Whitehorse hasn't seen this much snow in nearly half a century
The season's first big dump came in early November, and it's been steadily piling up ever since
Environment Canada says this winter's snowfall in Whitehorse is in near record-breaking territory. It's the most snow the city has seen since 1972.
The snow began to pile up in the first few days of November, when a winter storm hit Whitehorse.
"So a big record-breaking kind of event like that kind of sets you up for snow success, as it were, because right away our snow-on-the-ground sensors picked up that Whitehorse ... had the most snow on the ground for the first 22 days of November," said Armel Castellan, meteorologist with Environment and Climate Change Canada.
That record-breaking snowfall was over 40 cm, an amount that far exceeds daily records for October and November which normally range from five to 15 cm.
Castellan says the city now has about 66 cm of snow on the ground, as measured at the airport.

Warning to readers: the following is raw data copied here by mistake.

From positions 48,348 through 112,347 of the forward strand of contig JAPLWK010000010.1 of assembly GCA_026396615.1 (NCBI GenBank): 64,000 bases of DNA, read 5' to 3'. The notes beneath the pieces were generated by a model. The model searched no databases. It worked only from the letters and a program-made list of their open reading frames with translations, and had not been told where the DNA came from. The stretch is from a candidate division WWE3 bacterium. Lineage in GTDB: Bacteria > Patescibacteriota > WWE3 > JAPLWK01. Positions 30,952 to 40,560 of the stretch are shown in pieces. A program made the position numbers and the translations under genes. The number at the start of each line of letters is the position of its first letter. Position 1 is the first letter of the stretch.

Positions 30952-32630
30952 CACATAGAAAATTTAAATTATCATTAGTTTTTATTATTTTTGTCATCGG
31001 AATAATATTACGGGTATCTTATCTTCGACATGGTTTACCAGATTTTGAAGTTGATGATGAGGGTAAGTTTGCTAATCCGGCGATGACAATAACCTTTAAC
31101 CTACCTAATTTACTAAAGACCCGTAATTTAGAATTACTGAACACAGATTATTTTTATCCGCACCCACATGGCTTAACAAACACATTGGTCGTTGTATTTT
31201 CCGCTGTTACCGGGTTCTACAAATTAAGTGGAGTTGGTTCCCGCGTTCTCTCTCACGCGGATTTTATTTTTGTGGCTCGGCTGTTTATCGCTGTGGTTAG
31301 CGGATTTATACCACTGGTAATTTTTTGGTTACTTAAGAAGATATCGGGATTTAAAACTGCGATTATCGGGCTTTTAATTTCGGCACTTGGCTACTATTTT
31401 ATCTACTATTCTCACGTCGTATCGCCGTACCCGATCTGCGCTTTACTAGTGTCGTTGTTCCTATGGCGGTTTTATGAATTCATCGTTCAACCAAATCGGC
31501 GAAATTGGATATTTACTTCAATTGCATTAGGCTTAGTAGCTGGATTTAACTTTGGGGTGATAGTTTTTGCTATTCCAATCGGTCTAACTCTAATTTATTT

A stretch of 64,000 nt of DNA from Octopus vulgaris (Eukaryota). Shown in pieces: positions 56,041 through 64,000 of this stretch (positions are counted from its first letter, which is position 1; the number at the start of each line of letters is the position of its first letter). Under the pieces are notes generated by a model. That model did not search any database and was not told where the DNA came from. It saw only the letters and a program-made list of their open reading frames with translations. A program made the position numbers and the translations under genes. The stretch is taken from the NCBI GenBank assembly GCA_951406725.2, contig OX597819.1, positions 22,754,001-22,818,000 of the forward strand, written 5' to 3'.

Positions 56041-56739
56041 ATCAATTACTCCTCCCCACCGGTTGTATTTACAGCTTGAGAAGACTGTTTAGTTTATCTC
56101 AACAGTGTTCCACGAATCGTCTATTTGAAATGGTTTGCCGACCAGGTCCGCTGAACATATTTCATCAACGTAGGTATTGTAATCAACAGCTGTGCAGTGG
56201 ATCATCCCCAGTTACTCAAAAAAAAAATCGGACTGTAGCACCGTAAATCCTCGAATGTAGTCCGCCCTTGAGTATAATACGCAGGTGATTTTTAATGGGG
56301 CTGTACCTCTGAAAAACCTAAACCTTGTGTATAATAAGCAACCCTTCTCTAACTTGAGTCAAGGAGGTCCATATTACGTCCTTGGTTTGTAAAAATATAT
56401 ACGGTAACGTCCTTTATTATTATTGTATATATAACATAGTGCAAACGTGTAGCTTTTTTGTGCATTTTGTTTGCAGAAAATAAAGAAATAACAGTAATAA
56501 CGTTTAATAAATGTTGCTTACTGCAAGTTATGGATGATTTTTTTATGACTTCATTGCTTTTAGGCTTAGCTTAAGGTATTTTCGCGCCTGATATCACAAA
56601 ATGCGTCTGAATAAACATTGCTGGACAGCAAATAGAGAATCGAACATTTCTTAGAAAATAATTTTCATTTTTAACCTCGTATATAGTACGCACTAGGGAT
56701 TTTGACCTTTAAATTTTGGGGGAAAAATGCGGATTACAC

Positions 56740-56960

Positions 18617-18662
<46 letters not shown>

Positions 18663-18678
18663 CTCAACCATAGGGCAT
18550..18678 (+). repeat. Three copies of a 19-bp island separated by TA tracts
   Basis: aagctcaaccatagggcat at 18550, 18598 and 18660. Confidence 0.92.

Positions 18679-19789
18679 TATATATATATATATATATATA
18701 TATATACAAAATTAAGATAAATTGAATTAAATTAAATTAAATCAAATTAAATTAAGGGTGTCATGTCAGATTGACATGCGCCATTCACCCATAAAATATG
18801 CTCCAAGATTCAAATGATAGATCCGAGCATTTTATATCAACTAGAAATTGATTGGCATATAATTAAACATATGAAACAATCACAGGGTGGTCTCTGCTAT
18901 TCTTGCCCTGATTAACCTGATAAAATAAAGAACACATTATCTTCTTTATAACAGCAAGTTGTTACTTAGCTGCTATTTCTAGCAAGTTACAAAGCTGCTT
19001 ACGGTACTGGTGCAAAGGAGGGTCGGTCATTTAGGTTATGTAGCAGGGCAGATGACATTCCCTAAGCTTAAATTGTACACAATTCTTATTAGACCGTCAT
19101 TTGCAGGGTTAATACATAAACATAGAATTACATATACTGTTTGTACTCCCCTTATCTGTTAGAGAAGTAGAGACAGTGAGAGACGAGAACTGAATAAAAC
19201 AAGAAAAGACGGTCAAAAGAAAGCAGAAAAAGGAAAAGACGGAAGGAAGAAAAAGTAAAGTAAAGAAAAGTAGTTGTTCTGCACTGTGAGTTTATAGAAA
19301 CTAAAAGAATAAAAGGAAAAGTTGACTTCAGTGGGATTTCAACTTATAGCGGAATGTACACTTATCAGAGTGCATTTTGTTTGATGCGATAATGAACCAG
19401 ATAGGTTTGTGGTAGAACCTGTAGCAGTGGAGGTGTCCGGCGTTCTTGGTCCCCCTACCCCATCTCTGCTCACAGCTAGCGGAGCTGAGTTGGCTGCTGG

"That is only second to 1972, at which point on February 22, 94 centimetres was still on the ground," said Castellan.
People in Whitehorse just have to look outside to see the copious amounts of snow, piled high alongside driveways, sidewalks and trails. For some people, the only complaint is when city crews plow roads and push snow into newly-shovelled driveways.
Castellan says Environment Canada started measuring on the ground snowfall statistics in 1955. He says Whitehorse had another big snow year in 1985, when there was 54 centimetres on the ground on Feb. 22.
Castellan says the region has seen several big dumps of snow this winter.
"The big events like we saw in the early part of November and again a few more times this winter, particularly on the U.S. side, on the Alaska side, have all been really associated to atmospheric rivers that have brought really copious amounts of precipitation to meet up with that cold on mountain passes," he said.
Castellan says there is bound to be more snow on the way this winter, as it's still only February. He says records could still be broken, depending on how much moisture comes from the Pacific region.